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What, why, and how of pollinators

What, why, and how of pollinators

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Quail Forever Wildlife Biologist Rachel Settle said Quail Forever is much more than just a quail organization but instead considers itself the habitat organization. 

Settle came to Fredericktown earlier this month to express the importance of pollinators and native plants. 

What are pollinators?

"You may be surprised at some of the animals listed," Settle said. "Basically it is any type of animal or insect that transfers pollen, or that pollinates, between plants. That can be anything from our native bees, butterflies, ants, flies, all the way to bats, birds and even reptiles."

Settle said, even small snakes have been shown to pollinate some types of flowers. One interesting fact Settle shared was that most people automatically associate pollinators as honeybees while the honeybee is actually not even native to the United States. 

Why are pollinators important?

"The majority of flowering plants anywhere in the world are dependent upon pollinators," Settle said. "Pollinators can contribute $29 billion to the farm income in the United States. By placing pollinator friendly habitats next to crop fields that require insect pollination to produce, studies have shown that they can actually have a higher crop yield. So (it is) better for farmers and good for pollinators."

Settle said pollinators are also a good food source for birds and other wildlife. 

"Whenever we are talking about native plant conservation in general, we are not just talking about helping native pollinators but it brings in this whole issue with the world bird declines," Settle said. "In 2019 there was a study published that showed in the United States and Canada the number of birds has fallen by 29% since 1970. That is a pretty significant drop."

Settle said the decline in birds has contributed to the lack of pollinators and essentially the lack of native plants.

"It would make sense right, if insects are what birds eat and if the insects were to decline you would also expect the birds to decline also," Settle said. 

Why native plants?

"In order to protect the pollinators we need to plant native plants," Settle said. "In a nutshell, these pollinators have been around for so long that they have lived with specific plants, so they developed certain types of features on them that enables them to pollinate plants."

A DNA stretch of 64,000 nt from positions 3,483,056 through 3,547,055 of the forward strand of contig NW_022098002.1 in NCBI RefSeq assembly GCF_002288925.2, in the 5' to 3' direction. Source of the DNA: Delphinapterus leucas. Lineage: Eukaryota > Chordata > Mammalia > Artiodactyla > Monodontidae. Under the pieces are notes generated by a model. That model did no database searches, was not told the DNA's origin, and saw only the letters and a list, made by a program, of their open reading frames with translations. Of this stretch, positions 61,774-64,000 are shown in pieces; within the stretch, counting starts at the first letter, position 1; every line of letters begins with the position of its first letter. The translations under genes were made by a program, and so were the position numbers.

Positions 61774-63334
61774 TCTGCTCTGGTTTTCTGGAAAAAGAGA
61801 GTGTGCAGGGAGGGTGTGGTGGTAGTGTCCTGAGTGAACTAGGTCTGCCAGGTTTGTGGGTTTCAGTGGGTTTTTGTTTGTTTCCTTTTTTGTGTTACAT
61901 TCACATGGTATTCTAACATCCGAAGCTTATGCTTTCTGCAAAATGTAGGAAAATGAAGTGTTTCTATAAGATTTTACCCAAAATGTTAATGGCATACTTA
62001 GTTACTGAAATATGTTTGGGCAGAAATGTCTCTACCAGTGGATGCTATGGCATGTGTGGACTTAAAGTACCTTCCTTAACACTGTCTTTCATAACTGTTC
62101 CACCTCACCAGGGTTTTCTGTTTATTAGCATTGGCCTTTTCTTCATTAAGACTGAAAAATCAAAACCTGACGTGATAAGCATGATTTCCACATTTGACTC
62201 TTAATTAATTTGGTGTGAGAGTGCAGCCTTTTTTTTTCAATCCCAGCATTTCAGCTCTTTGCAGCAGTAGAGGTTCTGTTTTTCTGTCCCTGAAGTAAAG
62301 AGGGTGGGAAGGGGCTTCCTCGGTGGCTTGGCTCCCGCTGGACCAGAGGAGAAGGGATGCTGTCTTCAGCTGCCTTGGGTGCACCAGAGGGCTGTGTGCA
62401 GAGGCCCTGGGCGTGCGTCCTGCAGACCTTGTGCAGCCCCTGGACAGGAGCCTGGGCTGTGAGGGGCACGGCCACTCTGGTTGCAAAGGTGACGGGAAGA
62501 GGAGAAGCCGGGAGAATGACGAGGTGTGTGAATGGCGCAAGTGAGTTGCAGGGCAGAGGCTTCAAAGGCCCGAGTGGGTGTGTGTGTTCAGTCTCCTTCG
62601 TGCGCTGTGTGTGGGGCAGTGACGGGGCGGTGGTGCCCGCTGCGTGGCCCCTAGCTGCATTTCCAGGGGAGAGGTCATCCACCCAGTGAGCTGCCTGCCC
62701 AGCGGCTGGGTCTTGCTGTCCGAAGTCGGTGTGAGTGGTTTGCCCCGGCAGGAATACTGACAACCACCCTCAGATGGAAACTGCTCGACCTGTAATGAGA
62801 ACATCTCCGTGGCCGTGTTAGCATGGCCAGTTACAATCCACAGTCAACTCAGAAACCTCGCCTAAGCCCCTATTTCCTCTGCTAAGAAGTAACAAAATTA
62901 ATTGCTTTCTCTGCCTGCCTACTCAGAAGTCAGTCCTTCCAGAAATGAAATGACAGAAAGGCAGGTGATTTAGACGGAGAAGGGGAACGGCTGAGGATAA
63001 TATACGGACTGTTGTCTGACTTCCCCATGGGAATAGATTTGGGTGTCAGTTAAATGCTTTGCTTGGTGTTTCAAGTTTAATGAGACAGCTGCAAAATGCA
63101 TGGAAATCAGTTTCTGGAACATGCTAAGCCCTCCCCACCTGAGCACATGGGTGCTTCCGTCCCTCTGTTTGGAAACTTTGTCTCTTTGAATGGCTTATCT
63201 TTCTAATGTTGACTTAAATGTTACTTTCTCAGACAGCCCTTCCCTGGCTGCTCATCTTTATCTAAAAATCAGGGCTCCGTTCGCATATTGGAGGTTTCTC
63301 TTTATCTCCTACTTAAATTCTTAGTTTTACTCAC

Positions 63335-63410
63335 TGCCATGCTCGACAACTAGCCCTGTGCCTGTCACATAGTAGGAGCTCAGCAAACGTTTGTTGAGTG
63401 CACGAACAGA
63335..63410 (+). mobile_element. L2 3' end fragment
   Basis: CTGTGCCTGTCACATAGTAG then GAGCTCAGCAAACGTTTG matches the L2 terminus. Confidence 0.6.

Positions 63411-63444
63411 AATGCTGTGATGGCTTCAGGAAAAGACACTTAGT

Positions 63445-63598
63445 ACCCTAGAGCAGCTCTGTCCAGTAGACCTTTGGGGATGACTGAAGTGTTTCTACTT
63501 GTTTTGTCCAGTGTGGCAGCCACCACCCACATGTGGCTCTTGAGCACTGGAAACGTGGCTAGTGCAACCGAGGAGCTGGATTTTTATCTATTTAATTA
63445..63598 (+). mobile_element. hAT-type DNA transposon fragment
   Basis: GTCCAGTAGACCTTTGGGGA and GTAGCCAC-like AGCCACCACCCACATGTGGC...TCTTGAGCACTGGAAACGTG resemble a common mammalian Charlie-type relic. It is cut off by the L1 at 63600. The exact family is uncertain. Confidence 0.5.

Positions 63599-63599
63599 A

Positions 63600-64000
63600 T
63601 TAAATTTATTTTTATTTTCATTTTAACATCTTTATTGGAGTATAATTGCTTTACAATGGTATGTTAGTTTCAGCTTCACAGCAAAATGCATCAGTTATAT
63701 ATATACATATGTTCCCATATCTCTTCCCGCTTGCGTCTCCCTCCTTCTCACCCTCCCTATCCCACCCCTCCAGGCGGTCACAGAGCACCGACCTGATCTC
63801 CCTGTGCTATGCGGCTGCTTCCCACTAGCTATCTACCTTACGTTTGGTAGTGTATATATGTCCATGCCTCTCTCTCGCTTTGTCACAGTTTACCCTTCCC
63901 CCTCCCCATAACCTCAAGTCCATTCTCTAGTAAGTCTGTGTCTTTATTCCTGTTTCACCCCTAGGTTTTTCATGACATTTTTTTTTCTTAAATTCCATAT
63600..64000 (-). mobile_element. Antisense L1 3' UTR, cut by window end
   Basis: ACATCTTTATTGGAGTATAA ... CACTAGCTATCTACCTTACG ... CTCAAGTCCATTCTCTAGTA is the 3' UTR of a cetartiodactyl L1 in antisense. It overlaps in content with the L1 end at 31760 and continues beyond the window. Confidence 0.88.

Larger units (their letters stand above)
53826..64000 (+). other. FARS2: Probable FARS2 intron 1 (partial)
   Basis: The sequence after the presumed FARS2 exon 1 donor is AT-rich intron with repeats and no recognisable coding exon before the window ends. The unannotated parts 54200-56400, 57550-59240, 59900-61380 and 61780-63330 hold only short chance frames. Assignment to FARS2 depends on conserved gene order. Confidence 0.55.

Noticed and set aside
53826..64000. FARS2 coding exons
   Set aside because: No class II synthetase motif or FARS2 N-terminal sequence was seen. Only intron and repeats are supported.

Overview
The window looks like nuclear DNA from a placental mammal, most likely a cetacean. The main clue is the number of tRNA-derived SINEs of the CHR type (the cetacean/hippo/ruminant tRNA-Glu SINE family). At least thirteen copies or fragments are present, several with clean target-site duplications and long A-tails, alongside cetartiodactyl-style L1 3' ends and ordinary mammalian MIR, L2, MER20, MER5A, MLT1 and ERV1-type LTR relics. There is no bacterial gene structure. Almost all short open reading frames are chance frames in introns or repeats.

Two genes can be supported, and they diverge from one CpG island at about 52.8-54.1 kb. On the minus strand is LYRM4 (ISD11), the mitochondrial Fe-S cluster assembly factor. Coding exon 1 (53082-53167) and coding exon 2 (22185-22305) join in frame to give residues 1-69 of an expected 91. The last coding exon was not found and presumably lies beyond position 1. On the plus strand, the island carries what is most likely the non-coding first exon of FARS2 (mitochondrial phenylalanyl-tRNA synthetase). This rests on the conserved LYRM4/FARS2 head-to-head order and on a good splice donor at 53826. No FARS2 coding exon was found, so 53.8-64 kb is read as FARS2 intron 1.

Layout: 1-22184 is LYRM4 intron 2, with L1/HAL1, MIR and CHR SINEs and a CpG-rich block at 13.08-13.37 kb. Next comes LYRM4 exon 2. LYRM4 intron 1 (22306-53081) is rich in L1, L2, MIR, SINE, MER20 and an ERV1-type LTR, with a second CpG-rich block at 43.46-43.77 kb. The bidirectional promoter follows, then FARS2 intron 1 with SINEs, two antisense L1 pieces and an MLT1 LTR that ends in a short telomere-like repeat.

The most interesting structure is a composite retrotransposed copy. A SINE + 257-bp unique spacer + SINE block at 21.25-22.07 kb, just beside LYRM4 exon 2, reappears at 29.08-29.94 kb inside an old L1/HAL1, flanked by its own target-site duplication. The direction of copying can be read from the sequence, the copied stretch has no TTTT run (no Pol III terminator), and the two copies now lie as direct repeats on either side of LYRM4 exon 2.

Settle said some pollinators rely on specific native plants in order to survive.

Missouri native plants include black-eyed Susan, butterfly milkweed, prairie blazing star, purple prairie clover, purple coneflower, palm sedge, and more. 

How can we help?

"Plant native plants," Settle said. "Diversity is key because as we are all different people and we all like different things in our lives. These pollinators are also very different, and they require different types of plants, different types of homes. Different types of color attracts different types of pollinators. Different shapes of flowers, not all flowers look the same. Bloom period, not all flowers bloom the entire summer right, some of them die some of them bloom earlier some of them bloom later."

Settle said, basically what you would need to do is provide pollinators with a wide variety of native flowers that will help them over the entire course of the early spring into the fall.

"This is a lot of information, and I know a lot of people don't know where to start," Settle said. "I will tell you that one of the best resources is what is called Grow Native. Essentially what they do is simplify it for you. They have all these different conditions that you can look at, and they plan it out for you."

Settle also recommended having patience when it comes to growing native plants as their long root system can take some time to grow.

For more information visit QuailForver.org, GrowNative.org, or contact Rachel Settle at rsettle@quailforever.org

Victoria Kemper is a reporter for the Democrat News. She can be reached at 573-783-3366 or at vkemper@democratnewsonline.com

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